BEYOND THE NUMBERS
Roundup: CBPP’s Analyses of the Senate Tax Plan
The Senate Finance Committee’s tax bill would overwhelmingly benefit the wealthy and corporations, eventually raise taxes on many low- and middle-income families, leave 13 million more people uninsured, and dramatically increase deficits. We’ve collected our analyses of the bill here.
The Senate GOP tax bill will ultimately raise taxes on many middle- and lower-income households and leave 13 million more people uninsured to pay for permanent tax cuts for profitable corporations.
The Joint Committee on Taxation (JCT) and Congressional Budget Office (CBO) estimates show just how skewed the Senate bill is when it comes to its full effects on federal taxes and spending. In 2025, the bill would on average raise taxes on households with incomes below $40,000; provide small tax cuts on average for households with incomes between about $40,000 and $75,000; and provide tax cuts averaging thousands of dollars for high-income households, including tax cuts averaging $36,000 for households with incomes over $1 million.
The Senate Finance Committee bill’s repeal of the Affordable Care Act’s mandate that people get health coverage or pay a penalty would add 13 million people to the uninsured and increase premiums by about 10 percent to pay for tax cuts for the top 0.1 percent.
- Alexander-Murray Legislation Can’t Undo the Severe Harm Resulting From Individual Mandate Repeal
- Yes, the Massive Coverage Losses From Repealing the Individual Mandate Would Be Harmful
- Repealing Individual Mandate Would Hurt, Not Help, Low- and Moderate-Income People
The recently revised Senate Republican tax bill would increase the maximum Child Tax Credit from the current $1,000 to $2,000 per child – up from $1,650 in the prior version — but low-income working families would largely miss out on the increase, just as in the earlier version. Indeed, in revising the proposal, Senate Finance Committee Chair Orrin Hatch increased the cost of the proposal by about $13 billion per year, but did nothing for the millions of low- and moderate-income working families that would get only token help under the prior proposal.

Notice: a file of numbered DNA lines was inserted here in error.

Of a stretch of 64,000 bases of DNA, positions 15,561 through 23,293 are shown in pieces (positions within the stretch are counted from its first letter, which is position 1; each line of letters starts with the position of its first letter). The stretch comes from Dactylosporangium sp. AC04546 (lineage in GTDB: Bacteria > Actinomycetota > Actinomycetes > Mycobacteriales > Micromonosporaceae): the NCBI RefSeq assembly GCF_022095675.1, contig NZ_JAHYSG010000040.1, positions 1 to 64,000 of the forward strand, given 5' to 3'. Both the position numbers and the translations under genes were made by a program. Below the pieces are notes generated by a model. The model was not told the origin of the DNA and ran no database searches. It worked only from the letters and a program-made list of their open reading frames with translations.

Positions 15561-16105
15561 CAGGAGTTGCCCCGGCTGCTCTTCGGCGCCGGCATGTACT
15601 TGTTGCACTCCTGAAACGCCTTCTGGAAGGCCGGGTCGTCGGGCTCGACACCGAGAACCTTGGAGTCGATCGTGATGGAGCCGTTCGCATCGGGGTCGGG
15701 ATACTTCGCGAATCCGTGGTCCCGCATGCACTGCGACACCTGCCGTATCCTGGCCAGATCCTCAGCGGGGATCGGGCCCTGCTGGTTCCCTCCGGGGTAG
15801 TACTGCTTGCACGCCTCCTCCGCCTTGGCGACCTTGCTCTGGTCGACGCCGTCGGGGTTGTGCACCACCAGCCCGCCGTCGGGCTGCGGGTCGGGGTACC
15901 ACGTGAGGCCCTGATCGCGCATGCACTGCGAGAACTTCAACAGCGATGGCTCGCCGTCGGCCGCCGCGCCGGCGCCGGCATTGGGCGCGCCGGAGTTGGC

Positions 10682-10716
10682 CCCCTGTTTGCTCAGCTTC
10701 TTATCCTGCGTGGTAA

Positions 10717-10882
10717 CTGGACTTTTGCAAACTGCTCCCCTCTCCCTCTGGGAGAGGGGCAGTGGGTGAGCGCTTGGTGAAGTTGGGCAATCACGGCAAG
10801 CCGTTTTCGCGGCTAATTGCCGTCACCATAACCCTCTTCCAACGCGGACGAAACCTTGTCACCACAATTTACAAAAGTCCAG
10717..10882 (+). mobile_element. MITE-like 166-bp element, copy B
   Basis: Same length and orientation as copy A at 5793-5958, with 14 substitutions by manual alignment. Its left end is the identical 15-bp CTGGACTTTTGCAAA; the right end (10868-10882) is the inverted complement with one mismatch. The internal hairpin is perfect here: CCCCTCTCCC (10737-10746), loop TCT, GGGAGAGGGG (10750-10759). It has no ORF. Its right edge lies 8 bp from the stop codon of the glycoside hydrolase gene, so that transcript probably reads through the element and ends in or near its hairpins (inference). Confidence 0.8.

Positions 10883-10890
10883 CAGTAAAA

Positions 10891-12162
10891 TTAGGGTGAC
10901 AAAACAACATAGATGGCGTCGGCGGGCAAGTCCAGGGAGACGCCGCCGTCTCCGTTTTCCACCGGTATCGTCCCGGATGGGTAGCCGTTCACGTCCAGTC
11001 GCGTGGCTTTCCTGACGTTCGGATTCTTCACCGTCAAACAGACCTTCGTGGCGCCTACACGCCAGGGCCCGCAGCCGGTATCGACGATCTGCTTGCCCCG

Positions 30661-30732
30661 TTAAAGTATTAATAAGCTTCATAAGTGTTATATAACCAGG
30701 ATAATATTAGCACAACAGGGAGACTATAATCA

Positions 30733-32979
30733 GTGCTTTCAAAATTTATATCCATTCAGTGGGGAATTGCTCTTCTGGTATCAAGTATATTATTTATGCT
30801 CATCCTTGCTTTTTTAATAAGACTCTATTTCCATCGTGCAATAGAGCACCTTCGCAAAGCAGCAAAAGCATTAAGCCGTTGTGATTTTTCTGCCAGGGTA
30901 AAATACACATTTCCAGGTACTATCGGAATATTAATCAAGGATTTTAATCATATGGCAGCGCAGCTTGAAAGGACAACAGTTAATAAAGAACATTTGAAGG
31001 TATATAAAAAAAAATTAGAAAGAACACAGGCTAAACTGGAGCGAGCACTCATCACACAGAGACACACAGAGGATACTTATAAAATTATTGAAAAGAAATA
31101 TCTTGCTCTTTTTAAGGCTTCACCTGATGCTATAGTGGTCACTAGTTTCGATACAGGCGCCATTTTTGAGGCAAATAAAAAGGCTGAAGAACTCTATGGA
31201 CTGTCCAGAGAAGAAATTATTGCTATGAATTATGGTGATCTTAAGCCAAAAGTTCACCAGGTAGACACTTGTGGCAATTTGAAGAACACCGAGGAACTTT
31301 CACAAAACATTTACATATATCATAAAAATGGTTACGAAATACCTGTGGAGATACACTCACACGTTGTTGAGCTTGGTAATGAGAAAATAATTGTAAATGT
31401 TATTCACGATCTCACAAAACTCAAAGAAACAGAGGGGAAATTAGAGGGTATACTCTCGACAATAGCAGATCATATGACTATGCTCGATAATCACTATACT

The Senate Finance Committee bill includes a tax cut for “pass-through” businesses that’s heavily skewed to the biggest businesses and the wealthiest business owners.
JCT estimates that Senate Finance Committee Chairman Orrin Hatch’s revised tax bill would lose $1.4 trillion between 2018 and 2027, but begin to raise revenue starting in 2027. If policymakers in the future extend the tax cuts that would expire after 2025 and stop the tax hikes that would take effect starting in 2026, we estimate that the bill would cost roughly $1.9 trillion over the decade and lose more than $200 billion in 2027.
Congressional Republicans are poised to launch step one of a likely two-step tax and budget agenda: enacting costly tax cuts now that are heavily skewed toward wealthy households and profitable corporations, then paying for them later through program cuts mostly affecting low- and middle-income families.
The Senate Finance Committee tax plan would eliminate the federal deduction for state and local taxes, which lets taxpayers who itemize deductions deduct state and local property taxes and either state and local income taxes or general sales taxes, and use the revenue to pay for cutting income tax rates. That trade would be a bad deal for most Americans, especially low- and middle-income people.
The bill would double the value of estates that’s exempt from the estate tax, from $11 million per couple ($5.5 million per person) to $22 million per couple ($11 million per person). That would cut the share of estates facing the tax from 2 in 1,000 to fewer than 1 in 1,000 and give each of the 1,800 very largest estates a tax cut of $4.4 million per couple.
In a post for US News & World Report’s Economic Intelligence, CBPP’s Chad Stone discusses how Republicans’ claims that their tax cuts will give American workers a large pay raise don’t stand up to scrutiny.